Millar has expressed doubts about Ivan Basso’s 2006 Giro d’Italia win, where he finished more than nine minutes ahead of Jose Enrique Gutiérrez. Is he suggesting that nine minutes is superhuman, but six minutes (Contador’s margin of victory) is merely mortal?

Everything we know about human physiology says that even when you’re at peak form you can’t ride around at threshold for six hours a day for three weeks. Everything we know from our own lives tells us we have bad days, even when we’re not on the bike. Bad days are a normal part of life.

It is within human nature to want to be our best on every ride. We often ride like we believe it’s possible. It’s a hell of a statement of hope. I like that. However, if someone tells you that a rider’s default setting is magic, get out your shovel. That’s not mud around your ankles.


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  1. Thomas Fleishman

    David Miller, Please get real. For those of us who have followed pro cycling for 30 + years, your defense of a superhuman seems as lame as my naive believe that Tyler and Lance were the legitimate champions that they posed to be. I still accept however a sinner that has repented, right on Tyler for speaking the truth, finally and David Miller for taking his lumps. I will forgive Lance when he finally gives us the truth that we all know. That will be the bravest act of his life. Viva -Velo

  2. todd k

    Was thinking much the same when I first read those comments, Padraig. Only way I could make his comments sensical is if read them as sarcasm.

    You’ll also never find grape jelly in my fridge for somewhat similar reasons.

  3. sophrosune

    I believe the point Millar is trying to make is about Contador’s consistency in all the races he’s entered, not just in the TdF like some other riders. It seems the argument he’s making goes like this: a rider who dopes will target his doping to be effective for one or two rides a year where he will exccel. However, in the other races during the year he will hardly make an impression. Sounds similiar to some other grand tour winners and hopefuls. But in the case of Contador, he has consistently won or been very high in the GC in nearly every race he’s entered. I believe he’s one something like 17 of the 24 stage races he’s entered.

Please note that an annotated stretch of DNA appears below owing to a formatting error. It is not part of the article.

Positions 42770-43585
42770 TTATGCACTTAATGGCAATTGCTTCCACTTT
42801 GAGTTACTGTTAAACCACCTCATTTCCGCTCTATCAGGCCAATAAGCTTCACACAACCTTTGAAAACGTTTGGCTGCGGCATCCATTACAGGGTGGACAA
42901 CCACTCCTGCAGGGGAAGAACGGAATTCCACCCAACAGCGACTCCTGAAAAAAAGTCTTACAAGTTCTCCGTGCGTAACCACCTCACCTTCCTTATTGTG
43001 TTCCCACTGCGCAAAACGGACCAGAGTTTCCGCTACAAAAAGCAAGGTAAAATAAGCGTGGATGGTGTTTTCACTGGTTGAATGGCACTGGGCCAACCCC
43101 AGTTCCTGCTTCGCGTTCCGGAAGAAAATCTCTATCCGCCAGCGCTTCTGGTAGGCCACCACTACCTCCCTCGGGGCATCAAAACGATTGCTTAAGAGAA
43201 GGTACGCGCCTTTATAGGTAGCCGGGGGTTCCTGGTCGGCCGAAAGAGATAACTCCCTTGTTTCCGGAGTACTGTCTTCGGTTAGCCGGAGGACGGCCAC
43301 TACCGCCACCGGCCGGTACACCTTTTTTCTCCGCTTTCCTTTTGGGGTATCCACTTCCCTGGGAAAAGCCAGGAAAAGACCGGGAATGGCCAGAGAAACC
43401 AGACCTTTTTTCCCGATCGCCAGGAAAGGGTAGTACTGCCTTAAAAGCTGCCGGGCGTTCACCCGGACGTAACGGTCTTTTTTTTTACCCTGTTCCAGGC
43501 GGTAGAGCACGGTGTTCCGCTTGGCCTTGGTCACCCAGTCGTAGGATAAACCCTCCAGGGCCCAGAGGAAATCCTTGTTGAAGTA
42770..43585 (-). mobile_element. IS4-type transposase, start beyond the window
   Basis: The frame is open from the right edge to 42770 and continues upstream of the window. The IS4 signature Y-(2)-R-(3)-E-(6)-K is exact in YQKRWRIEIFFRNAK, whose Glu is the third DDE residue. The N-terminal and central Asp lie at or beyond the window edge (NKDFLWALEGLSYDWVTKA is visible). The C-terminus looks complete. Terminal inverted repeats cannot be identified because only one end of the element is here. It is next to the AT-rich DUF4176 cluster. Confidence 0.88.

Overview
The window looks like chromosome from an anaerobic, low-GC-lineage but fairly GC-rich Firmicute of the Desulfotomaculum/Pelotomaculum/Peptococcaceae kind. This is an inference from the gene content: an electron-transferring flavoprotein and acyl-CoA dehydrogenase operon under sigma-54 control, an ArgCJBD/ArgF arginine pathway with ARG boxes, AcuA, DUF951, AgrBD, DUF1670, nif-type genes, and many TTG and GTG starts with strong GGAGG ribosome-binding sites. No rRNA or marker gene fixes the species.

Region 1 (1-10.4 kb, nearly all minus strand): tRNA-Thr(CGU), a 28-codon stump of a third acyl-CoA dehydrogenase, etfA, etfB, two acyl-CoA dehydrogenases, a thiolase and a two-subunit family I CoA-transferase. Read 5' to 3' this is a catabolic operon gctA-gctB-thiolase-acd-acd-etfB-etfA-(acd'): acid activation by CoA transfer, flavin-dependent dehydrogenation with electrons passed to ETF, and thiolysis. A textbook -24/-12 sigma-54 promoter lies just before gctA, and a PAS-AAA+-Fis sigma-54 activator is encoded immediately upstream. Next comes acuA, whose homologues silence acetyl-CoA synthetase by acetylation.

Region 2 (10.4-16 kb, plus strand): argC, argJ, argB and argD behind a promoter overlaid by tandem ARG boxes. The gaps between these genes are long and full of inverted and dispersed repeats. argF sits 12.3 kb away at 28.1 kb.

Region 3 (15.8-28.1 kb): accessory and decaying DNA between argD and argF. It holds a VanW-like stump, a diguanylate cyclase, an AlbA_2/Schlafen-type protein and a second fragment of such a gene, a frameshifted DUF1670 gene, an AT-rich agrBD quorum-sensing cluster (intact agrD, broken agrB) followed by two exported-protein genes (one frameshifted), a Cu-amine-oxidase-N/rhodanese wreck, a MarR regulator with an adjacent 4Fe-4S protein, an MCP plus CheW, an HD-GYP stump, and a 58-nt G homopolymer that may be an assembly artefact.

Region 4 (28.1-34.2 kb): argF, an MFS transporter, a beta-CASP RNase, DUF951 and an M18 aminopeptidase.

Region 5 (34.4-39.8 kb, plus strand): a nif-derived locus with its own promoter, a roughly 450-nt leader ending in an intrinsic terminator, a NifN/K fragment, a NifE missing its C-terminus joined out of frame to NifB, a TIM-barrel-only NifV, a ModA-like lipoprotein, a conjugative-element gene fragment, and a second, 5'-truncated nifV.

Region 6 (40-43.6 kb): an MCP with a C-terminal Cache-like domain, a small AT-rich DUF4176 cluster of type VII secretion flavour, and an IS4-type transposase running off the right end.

I am not sure what dark agenda you suspect from Millar. Could you elucidate what he’s expecting in return for saying something positive about Contador rather than negative?

    1. Author

      Sophrosune: I had considered that possibility as well. Armstrong, at the absolute height of his power was doing well in more than just the Tour. Hell, Landis’ 2006 season was a rampage that began in the spring, and we know he wasn’t fueled by pain et l’eau. Let’s remember, even though Contador rides well anywhere he shows up, he still doesn’t race a schedule as full as, say, Fignon’s was; he’s not winning Paris-Nice anymore, so he’s not on fire from March to July. And that agenda by Millar? I’ve no idea. I’m utterly stymied. Millar’s comments made as little sense to me as the average crap that comes out of Pat McQuaid’s mouth. What possible reason might he have to say something so silly? I simply don’t know, and that makes me wonder. I should also mention that I can’t really envision a quid pro quo for the statement. My concern is that he feels some need to manipulate the media and fans.